PACO REBOLLO: "Versión Original, a publication produced in Cáceres, wanted to show a “City of Cinema”, a city (Barcelona) that we admire like other capitals with a long cinematographic history."


This month we interview Paco Rebollo, president of the ReBross Foundation which, for 28 years, has published the specialized film magazine Versión Original. The publication devotes the month of September to our city and to films which have passed through Barcelona.

You can read it here. We interview him on the occasion of this issue, but also to explain how, through the foundation, the magazine and the film festival that they organize, they support solidarity-based projects.

In your career you’ve always been related to films: in the magazine Versión Original, as the director of the Cáceres Spanish Film Festival or of the Filmoteca de Extremadura. Where did your passion for films come from?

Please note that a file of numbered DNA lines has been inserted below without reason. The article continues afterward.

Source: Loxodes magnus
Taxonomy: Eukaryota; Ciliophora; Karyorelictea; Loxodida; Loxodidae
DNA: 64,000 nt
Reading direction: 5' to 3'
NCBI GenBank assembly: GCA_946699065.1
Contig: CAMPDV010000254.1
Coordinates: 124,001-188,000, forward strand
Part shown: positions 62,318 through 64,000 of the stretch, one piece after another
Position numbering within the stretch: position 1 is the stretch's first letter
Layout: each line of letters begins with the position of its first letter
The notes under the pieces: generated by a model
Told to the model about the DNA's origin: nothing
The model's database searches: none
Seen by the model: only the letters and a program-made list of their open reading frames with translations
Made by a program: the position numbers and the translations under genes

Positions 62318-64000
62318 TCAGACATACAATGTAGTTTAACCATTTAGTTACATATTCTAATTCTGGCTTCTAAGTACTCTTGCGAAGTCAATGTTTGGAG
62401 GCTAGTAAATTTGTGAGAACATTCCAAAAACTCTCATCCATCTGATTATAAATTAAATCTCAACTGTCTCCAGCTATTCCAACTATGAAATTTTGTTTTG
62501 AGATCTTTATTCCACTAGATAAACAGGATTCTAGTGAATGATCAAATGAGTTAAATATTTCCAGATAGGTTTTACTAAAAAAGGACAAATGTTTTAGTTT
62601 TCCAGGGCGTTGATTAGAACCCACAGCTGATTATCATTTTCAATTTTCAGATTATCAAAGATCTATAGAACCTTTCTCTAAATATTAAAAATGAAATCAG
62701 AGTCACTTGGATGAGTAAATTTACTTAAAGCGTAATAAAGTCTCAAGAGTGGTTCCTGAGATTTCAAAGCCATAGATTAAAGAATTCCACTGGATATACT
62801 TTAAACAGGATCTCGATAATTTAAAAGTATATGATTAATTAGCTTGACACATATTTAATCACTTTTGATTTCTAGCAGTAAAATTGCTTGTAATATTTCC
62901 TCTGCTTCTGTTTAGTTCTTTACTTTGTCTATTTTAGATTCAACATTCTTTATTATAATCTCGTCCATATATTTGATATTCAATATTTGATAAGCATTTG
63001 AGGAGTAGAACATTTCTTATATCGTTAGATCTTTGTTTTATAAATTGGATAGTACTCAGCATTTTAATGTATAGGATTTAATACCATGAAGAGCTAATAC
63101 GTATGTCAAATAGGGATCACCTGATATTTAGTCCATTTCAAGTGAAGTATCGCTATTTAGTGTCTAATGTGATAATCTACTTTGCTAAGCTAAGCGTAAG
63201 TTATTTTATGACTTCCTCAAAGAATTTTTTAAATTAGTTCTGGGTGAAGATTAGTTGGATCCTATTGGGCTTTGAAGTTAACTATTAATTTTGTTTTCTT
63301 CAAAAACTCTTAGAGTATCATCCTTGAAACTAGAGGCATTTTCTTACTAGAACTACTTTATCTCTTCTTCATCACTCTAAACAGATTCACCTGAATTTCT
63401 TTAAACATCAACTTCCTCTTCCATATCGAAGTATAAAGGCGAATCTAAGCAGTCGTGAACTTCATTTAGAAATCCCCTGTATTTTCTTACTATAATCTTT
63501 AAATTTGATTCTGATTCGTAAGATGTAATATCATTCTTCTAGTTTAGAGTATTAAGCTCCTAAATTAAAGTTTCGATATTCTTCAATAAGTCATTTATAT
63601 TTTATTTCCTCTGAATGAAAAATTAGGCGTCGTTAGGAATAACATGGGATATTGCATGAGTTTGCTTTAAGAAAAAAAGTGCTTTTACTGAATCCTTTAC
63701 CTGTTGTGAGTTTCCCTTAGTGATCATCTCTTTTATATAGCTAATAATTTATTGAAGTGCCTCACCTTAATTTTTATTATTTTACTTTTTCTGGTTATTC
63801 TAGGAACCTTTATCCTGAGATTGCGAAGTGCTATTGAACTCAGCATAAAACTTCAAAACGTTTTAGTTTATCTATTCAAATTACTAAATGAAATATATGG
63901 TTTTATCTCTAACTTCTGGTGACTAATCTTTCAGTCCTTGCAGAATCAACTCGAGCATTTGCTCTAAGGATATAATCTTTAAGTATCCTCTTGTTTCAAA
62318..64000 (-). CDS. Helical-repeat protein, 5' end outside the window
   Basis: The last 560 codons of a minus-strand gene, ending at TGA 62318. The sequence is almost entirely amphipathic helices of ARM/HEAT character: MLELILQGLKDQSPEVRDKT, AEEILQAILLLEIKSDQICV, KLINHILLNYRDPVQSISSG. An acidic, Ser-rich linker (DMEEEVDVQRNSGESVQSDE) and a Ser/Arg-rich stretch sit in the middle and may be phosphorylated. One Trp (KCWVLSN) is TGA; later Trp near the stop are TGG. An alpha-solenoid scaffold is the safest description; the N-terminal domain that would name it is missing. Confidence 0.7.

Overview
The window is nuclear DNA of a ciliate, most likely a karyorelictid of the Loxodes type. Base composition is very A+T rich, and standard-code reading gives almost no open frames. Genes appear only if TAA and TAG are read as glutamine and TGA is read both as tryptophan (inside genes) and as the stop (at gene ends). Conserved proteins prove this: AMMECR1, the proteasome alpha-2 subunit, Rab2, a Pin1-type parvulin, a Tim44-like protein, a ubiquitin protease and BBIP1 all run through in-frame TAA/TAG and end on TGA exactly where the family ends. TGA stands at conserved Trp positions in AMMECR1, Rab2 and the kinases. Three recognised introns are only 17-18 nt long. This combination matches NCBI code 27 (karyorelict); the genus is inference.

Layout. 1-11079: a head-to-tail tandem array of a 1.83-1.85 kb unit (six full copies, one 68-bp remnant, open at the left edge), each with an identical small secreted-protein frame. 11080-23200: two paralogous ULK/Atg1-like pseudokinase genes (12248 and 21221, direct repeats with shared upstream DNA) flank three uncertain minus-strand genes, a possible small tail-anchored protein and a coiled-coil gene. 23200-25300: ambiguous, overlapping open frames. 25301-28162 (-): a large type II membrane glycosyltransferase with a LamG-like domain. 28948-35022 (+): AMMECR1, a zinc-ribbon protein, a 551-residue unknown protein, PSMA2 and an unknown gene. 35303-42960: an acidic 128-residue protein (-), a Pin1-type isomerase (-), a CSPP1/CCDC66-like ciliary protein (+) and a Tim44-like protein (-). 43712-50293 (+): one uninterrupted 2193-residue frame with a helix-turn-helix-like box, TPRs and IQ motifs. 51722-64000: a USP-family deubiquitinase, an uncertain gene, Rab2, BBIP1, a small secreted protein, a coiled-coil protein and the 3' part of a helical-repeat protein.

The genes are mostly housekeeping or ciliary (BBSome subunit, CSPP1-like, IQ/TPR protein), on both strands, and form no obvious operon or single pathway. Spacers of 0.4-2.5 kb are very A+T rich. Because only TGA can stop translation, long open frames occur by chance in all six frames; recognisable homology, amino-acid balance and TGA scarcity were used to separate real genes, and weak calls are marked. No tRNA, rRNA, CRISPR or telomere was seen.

It was my father who transmitted the passion for the seventh art to his children and, therefore, it was he who began to pave the way for a career which ended up, or rather continued, with the creation of Versión Original and of the Cáceres Spanish Film Festival. Leading these two projects helped me to be proposed to run the Filmoteca de Extremadura.


Also, you’ve always combined cinema with solidarity from the perspective of activism. Is this what gave rise to the ReBross Foundation of which you are president? To combine both passions?